Plugging the Jets into the iFi Audio xDSD (review coming) which, in turn, is connected into my phone using one of iFi's USB-C connectors, I select Gary Newman's 'My Name is Ruin'. Instantly, the dirty synths and programmed percussion have me nodding my head like a Bulldog selling insurance. Soon, as Gary's unmistakable vocals start, they come through clear and precise.
'Vale' from Belfast-born, London-based Bicep was another chance for both sets of Jets to flex their muscular low-end, so to speak. I was starting to notice that the aluminium Jet 2 appeared rhythmically tighter than the polymer model 1. Bass extension on the metal-cased earphones also had more authority.
Swedish electronic next, in the form of Little Dragon and 'Mirror'. The openness and space presented by the Jets is a tonic to rush hour tube travel. 'The Dance' by The Cinematic Orchestra gave the Jet 1 a chance to show its skills, but the Jet 2 takes the edge in the lower mid-range. However, both have a pleasing accuracy that still allows for plenty of excitement. Neither have an issue with speed or dynamism, which is impressive at the relatively low asking prices.
Finally, the spirited tango fusion of Bajofondo and 'Borges Y Paraguay' is a fun way to test instrument placement. The low upright bass with acoustic accordion and violins share space with samples and loops. While layered amongst it all, is authoritative piano. I am pleased to say that everyone played nicely together. At no point did I ever feel that the violins were jostling for attention against the accordion. The piano was crisp in the higher register and sounded natural.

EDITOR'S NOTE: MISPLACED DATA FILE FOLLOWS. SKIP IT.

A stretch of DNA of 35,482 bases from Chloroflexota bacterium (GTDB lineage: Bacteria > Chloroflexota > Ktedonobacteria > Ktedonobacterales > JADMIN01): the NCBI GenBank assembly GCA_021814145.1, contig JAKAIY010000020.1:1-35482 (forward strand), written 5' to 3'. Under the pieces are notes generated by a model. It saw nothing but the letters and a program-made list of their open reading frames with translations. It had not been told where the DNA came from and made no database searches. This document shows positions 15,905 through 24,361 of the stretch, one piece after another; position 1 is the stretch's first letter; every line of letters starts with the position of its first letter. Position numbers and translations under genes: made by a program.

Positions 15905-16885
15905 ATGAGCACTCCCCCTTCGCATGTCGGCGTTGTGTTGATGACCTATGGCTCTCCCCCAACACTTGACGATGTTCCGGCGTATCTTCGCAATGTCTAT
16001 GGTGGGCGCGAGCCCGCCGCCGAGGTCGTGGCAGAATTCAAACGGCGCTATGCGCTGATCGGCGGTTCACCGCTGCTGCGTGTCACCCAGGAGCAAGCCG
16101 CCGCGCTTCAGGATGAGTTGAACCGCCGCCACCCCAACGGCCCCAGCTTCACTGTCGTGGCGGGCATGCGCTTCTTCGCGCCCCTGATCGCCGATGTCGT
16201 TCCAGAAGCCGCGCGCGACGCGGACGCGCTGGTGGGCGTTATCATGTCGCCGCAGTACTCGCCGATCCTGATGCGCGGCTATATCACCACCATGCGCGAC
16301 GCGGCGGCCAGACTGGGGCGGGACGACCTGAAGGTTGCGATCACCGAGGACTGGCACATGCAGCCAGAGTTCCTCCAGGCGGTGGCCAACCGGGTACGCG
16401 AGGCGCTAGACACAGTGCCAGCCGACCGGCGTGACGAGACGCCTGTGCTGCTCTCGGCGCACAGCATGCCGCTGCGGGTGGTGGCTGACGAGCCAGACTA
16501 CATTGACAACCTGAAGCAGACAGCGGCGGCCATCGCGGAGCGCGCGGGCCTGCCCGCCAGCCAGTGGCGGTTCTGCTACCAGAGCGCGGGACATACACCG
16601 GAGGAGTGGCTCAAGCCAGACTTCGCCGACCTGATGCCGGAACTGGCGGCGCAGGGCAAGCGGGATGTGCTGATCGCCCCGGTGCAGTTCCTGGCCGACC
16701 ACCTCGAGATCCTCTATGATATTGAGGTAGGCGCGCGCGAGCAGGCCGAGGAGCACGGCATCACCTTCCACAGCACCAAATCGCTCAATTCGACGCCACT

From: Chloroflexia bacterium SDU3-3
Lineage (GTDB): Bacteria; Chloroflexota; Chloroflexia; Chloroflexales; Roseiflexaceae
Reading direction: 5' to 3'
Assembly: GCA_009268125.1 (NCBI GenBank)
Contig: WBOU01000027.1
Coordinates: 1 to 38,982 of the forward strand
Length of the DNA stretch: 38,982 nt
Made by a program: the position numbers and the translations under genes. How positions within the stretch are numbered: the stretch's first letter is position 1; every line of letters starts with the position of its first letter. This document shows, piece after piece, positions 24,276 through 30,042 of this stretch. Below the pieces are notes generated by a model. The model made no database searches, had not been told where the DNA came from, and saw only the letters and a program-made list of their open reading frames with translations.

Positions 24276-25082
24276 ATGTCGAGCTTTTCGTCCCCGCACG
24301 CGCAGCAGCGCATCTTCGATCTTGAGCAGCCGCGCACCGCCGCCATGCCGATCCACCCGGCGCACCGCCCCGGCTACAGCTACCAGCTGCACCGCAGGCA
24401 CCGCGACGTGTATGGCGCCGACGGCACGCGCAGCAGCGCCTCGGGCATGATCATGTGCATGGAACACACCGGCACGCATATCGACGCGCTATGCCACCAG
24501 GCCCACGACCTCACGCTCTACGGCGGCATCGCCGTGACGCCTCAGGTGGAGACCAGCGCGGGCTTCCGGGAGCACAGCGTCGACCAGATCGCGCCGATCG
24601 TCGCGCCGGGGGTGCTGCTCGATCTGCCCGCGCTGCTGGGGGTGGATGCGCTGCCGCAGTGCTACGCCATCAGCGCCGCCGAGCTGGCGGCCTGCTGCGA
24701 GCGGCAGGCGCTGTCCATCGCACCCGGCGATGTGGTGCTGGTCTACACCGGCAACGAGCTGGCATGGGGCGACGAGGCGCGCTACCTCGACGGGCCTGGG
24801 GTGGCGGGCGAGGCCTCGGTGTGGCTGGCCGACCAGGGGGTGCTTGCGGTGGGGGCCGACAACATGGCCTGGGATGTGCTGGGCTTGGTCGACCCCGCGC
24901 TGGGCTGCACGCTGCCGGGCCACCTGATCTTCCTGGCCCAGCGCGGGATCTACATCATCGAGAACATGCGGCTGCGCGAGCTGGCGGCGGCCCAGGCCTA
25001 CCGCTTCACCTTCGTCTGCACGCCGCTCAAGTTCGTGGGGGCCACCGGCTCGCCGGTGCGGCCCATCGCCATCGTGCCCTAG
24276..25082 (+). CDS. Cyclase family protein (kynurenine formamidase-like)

That sound from the Jets is punchy with excellent bass depth and so ideal for what most consumers are looking for these days.
There is a noticeable difference between the Jets thanks to their construction. The aluminium set has greater depth and extended bass to the polymer-based Jet. However, in both cases, the bass is very apparent, with the top end nicely detailed. The midrange is less recessed with the Flares Jet 2.
“Long Live Ears”, that's Flare's strap line. Well, they do produce ear defenders as well as IEMs. However, it still applies to their earphones. The more articulate and expressive your earphones are, the less likely you are to try to compensate by turning the volume up.
Yes, they might be less expensive than plenty of other IEMs we have collectively seen and tested, but do not discount the Flares Jet 1 and Jet 2 just on their fiscal accessibility.
The Flare earphones produce exciting, detailed and fun sounds. My preference leans towards the Jet 2, but I very much doubt that you would be disappointed by either. I really enjoyed the bass detail and the clarity from the high-end. Mids were a bit tighter from the aluminium IEMs in my experience. At this price, they're certainly worth trying.
For more information visit Flare Audio.
StereoNET UK’s Editor and Bass playing gadget junkie. He’s captained the good ship GadgetyNews for over a decade, making low jargon high tech a very handy thing. His passion for gadgets and Hi-Fi is second only to being a touring musician.